- supinator muscle,
- supp. rev. stat.,
Origin of supine
Examples from the Web for supine
In effect, an overreaching administration and a supine FISC are ginning up a secret constitution.
On closer examination, this is not the hand of a supine victim.The Crime of Kufr Qaddoum: An EmergencyStandWithDavidMonitor Animal Rights Division Expose|Eli Valley|March 29, 2012|DAILY BEAST
Suddenly the bell rang out, and the supine teamsters, galvanizing into life, jumped to their seats.The Boy Scouts Book of Stories|Various
He sat beside her, at once moved and detached from her weakness, gently holding her supine hand.Cytherea|Joseph Hergesheimer
They thought he was too supine with his father; that he ought to stand up to him more.The Black Opal|Katharine Susannah Prichard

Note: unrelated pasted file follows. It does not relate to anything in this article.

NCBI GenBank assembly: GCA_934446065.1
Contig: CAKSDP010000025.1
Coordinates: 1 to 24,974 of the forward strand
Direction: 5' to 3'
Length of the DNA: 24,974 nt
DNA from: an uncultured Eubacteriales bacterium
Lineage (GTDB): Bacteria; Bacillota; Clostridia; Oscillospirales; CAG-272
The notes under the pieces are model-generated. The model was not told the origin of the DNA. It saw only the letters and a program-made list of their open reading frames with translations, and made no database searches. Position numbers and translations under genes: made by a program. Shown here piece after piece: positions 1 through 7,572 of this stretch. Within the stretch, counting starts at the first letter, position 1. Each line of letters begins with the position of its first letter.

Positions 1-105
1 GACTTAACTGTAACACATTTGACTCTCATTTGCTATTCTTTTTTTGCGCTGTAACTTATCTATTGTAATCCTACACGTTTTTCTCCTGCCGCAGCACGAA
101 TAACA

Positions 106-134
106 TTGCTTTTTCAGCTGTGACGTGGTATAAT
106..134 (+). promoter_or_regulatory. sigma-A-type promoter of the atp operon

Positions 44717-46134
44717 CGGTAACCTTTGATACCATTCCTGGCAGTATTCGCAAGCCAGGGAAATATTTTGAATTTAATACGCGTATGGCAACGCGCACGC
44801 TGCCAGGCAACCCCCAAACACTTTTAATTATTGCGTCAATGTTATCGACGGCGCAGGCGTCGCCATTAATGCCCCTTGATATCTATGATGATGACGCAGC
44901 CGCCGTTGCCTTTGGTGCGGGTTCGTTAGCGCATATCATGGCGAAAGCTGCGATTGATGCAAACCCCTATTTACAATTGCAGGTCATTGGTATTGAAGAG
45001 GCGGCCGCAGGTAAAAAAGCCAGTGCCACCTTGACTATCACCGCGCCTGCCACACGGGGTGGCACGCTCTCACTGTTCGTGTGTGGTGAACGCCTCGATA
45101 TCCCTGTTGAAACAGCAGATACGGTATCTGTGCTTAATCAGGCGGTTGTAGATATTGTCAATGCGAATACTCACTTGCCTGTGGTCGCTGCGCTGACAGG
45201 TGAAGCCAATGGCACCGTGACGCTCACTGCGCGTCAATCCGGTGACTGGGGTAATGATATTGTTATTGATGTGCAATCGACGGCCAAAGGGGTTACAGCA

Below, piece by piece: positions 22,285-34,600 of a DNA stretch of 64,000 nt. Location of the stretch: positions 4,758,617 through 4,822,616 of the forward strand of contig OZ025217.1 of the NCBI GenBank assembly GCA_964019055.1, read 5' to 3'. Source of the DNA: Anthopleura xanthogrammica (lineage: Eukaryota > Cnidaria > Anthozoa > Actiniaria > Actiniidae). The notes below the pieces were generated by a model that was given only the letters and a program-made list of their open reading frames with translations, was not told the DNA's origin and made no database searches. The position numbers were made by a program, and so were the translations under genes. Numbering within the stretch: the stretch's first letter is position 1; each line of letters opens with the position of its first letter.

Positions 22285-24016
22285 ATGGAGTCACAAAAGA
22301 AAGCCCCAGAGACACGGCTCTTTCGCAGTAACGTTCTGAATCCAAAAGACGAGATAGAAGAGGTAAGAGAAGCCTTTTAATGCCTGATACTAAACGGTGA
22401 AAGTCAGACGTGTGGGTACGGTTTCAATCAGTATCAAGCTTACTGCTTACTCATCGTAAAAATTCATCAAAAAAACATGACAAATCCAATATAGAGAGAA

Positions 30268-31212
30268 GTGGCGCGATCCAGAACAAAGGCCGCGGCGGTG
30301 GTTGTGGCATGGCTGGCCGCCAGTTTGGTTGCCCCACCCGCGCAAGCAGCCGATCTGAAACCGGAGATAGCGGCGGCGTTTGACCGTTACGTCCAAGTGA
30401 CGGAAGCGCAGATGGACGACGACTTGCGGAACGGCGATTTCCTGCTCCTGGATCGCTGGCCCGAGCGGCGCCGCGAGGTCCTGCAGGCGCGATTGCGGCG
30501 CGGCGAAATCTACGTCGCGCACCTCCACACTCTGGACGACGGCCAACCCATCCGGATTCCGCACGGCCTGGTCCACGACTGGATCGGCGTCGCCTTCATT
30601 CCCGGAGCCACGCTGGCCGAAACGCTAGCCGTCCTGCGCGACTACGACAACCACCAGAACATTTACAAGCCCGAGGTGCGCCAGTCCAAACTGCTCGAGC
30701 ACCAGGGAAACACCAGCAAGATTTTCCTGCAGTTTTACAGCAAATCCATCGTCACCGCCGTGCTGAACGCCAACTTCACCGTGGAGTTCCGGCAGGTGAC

So supine in defence of the liberties of the state are a people who have not yet obtained liberty for themselves!Athens: Its Rise and Fall, Complete|Edward Bulwer-Lytton
Or they are indifferent and supine, and not to be amused, do what you will.The Girl of the Period and Other Social Essays, Vol. II (of 2)|Eliza Lynn Linton
adjective (suːˈpaɪn, sjuː-, ˈsuːpaɪn, ˈsjuː-)
noun (ˈsuːpaɪn, ˈsjuː-)
Word Origin for supine
c.1500, from Latin supinus "turned or thrown backwards, inactive, indolent," related to sub "under" (see sub-). The grammatical use for "Latin verbal noun formed from the past participle stem" is from Late Latin supinum verbum "supine verb," perhaps so called because, though furnished with a noun case ending, it "falls back" on the verb.